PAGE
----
This year's Golden Globes' hottest accessory comes with more than just a fancy name and high price tag. Celebs at the 75th Annual Golden Globes awards show are making a statement with their fashion choices and took a stand against sexual harassment and inequality. You may be wondering how to get a Time's Up pin of your own after seeing it all over the red carpet. You unfortunately can't get your hands on one right now, but you can pre-order a Time's Up pin on the initiative's website.
Nominees and presenters are among the attendees of Sunday night's Golden Globes who sported a small black and white pin that reads "Time's Up." The pins are a part of the Time's Up initiative to end sexual harassment and inequality. The pins, along with wearing black to the award show, serve as a public statement that those who are wearing them will not take injustice lying down. You can show your solidarity as well by putting an order in for a pin through the Time's Up website, where it's selling for $12 and is expected to arrive in four to six weeks.
Reese Witherspoon, actress and co-founder of the movement, approached famous costume designer and stylist Arianna Phillips to design the pins, according to The Hollywood Reporter. Phillips explained to The Hollywood Reporter that the idea first came up during a brainstorming meeting for the movement in December:
Reese asked me to come to the actors’ group, and told me they were going to be wearing black and would I consider creating a pin for the nominees and male presenters. We were up against the holidays, but I said I could do it.
The popular pins and the initiative are one topic to take center stage at the 2018 Golden Globes with big names like Eva Longoria, Sarah Jessica Parker, and Witherspoon including them in their ensembles. And making the pins available for purchase is an arguably smart move to help the movement continue to raise funds and awareness for the Time's Up legal defense fund, which was created by attorneys Tina Tchen and Roberta Kaplan, along with actors and other entertainment professionals, to connect people facing sexual harassment with legal representation and funds to secure it.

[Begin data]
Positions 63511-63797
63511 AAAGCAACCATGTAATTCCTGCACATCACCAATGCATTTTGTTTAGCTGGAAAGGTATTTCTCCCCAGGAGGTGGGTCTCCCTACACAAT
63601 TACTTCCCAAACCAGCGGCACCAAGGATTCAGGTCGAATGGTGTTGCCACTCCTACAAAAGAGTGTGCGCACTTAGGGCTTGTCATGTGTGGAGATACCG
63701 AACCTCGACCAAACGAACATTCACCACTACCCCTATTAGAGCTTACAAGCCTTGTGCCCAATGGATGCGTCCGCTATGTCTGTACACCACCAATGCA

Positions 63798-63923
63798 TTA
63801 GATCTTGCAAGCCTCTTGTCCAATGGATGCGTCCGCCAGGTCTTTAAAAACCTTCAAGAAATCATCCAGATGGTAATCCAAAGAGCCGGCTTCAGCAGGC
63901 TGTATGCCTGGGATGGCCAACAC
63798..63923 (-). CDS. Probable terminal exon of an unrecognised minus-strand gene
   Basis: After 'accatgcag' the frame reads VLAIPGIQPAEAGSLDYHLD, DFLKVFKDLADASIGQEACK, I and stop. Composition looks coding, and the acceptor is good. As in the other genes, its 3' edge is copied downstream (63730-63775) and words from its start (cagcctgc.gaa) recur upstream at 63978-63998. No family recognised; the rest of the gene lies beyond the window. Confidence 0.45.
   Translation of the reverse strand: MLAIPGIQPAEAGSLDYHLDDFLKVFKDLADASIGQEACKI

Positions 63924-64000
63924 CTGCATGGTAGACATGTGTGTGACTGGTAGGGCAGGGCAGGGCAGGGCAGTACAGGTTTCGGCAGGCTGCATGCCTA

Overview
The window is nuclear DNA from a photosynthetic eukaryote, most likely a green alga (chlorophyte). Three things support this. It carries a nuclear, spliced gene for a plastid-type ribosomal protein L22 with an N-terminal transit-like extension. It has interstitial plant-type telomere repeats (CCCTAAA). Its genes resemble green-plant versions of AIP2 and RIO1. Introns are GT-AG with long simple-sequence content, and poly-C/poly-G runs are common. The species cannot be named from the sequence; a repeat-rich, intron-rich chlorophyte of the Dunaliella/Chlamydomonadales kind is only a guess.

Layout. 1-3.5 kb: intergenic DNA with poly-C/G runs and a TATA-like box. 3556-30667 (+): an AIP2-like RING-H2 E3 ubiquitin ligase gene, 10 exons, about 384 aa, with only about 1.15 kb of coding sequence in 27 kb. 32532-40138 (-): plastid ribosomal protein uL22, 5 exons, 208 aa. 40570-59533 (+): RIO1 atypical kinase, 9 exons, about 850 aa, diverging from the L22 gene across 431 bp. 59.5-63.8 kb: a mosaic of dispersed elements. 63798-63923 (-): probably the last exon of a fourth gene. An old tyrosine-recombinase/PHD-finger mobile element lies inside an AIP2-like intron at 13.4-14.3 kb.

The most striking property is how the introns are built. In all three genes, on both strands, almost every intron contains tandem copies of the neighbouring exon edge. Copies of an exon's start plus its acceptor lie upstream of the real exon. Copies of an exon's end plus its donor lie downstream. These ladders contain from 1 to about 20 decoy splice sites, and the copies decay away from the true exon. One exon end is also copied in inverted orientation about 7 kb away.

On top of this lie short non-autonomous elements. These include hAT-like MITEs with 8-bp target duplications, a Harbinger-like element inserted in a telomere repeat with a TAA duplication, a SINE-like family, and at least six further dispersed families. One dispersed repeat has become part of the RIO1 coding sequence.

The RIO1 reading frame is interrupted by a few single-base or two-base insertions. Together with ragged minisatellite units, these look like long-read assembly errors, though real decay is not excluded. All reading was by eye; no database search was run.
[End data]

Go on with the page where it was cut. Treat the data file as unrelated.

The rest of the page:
Phillips designed the Time's Up logo and the accompanying pins with the help of her "partner in crime," Los Angeles jewelry designer Michael Schmidt and other Hollywood stylists. The logo and existing 500 pins were created in as little as two weeks. While the time crunch and added pressure of the holidays certainly complicated the issue for Phillips, she told The Hollywood Reporter that it was an honor to design them. "I met so many great women, and it was such an honor to be called to action," she told the publication.
The Time's Up Initiative, which was inspired by the recent #MeToo movement, was first announced on New Year's Day. The initiative consists over more than 300 women who work in television, film, and theater who hope to fight sexual misconduct in the workplace. Their cooperation and commitment empower less-privileged women to make their stories heard.
Witherspoon spoke with The New York Times about the rationale behind the Time's Up movement and why it is so important, saying:
We have been siloed off from each other. We’re finally hearing each other, and seeing each other, and now locking arms in solidarity with each other, and in solidarity for every woman who doesn’t feel seen, to be finally heard.
Fellow Time's Up member Eva Longoria told the Times that the Golden Globes are an important platform for the movement's message:
For years, we’ve sold these awards shows as women, with our gowns and colors and our beautiful faces and our glamour. This time the industry can’t expect us to go up and twirl around. That’s not what this moment is about.
Even though you can't overnight a pin at the moment, you can contribute to the fund and help to make a difference in the meantime. To donate to the cause, simply visit the Time's Up Legal Fund GoFundMe page and contribute an amount of your choosing. And of course, you can always make a statement of your own by standing up to sexual harassment and inequality in your own workplace.
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